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techUK points to barriers between government and SMEs



Survey highlights continuing problems for small IT companies in selling to government

Small and medium sized enterprises (SMEs) in the IT industry are still hindered by cultural and supply chain problems in doing business with the public sector, according to a survey published this week by industry association techUK.

The views of 171 respondents in Procuring for Innovation and Growth: Making the case for British based SMEs indicates that there are still significant barriers despite the government's increase in the target for spending with smaller suppliers. 

In September, Minister for the Cabinet Office Matt Hancock announced an increase in the target of new procurement spend to SMEs to 33% by 2020, an increase from the 25% target set by the previous government. But the survey highlighted there is plenty more work to do if government is to meet its aim, revealing three major barriers.

Culture problems

Firstly, Civil Service culture and capability is “holding back a diverse and effective supply chain”. Nearly all respondents (96%) thought that civil servant buyers did not have a good understanding of how SMEs can meet their needs.

Secondly, 96% of SMEs surveyed thought that government should be doing more to improve their experience of the supply chain and that this could be achieved by tackling poor procurement practices.

Thirdly, respondents said there be a greater focus on the promotion of the tools that were designed by government for SMEs. Some 86% of those surveyed had never used the Mystery Shopper service - which provides a route for suppliers to raise concerns about public procurement - and 62% did not think that Contracts Finder has helped small businesses to access opportunities. In addition, 78% of respondents were unaware of the Cabinet Office’s SME Panel.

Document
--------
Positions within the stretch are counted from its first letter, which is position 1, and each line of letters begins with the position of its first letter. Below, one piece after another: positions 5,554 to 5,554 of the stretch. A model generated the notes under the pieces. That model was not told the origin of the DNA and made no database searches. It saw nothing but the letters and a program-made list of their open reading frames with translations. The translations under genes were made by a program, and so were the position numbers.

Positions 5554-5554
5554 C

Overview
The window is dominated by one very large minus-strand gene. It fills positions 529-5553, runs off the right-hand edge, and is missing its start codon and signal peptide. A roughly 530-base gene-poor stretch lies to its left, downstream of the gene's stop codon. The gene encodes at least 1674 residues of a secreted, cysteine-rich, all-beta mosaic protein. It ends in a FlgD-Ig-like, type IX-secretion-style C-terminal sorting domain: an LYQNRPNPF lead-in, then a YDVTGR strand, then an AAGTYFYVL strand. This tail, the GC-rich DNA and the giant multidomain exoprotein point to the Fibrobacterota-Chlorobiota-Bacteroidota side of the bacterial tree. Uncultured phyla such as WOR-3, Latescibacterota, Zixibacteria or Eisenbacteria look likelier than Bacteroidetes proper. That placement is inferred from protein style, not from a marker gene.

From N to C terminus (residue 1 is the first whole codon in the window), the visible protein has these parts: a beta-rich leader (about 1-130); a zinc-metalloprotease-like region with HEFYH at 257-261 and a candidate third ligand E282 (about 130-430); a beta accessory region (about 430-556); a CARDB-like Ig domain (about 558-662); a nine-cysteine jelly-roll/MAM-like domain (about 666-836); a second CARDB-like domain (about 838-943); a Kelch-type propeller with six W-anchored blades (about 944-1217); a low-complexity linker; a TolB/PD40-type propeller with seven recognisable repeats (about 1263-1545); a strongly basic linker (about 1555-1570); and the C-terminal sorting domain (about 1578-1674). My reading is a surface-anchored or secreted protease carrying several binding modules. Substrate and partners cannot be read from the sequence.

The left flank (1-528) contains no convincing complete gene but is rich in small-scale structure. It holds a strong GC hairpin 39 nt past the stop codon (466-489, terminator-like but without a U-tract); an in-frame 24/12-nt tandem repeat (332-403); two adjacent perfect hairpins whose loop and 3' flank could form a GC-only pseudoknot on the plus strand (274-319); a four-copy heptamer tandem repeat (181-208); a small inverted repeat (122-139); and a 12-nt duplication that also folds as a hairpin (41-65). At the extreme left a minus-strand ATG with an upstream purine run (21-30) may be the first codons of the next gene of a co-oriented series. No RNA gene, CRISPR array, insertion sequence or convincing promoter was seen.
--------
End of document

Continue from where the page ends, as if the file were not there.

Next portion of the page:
In response, techUK recommended that it works with the Crown Commercial Service to promote awareness and capture user feedback to improve these services, and to “improve the ecosystem by tackling unintended barriers that inhibit collaboration”.

Innovation and expertise

"We know that small businesses can be highly innovative and have the expertise we need to secure more value for the public sector”, said Sally Collier, chief executive officer of Crown Commercial Service in a statement.

“That's why government is changing the way it does business to open up public sector procurement to more small businesses. Already, 26% of government spend flows directly and indirectly to small businesses”.

Naureen Khan, associate director of the public sector unit of techUK (pictured), said: “There are now more opportunities than ever before for small and growing firms to access the government’s billion pound public sector procurement market”.

But she added that the next phase must focus on raising awareness and use of existing online procurement tools, and suggested that “government and industry work together for better collaboration through the supply chain”.

The report kicked off techUK’s ‘SME week’ which endeavours to raise awareness of the issues highlighted by the survey findings and boost take up of Government’s procurement tools aimed at SMEs, including G-Cloud.


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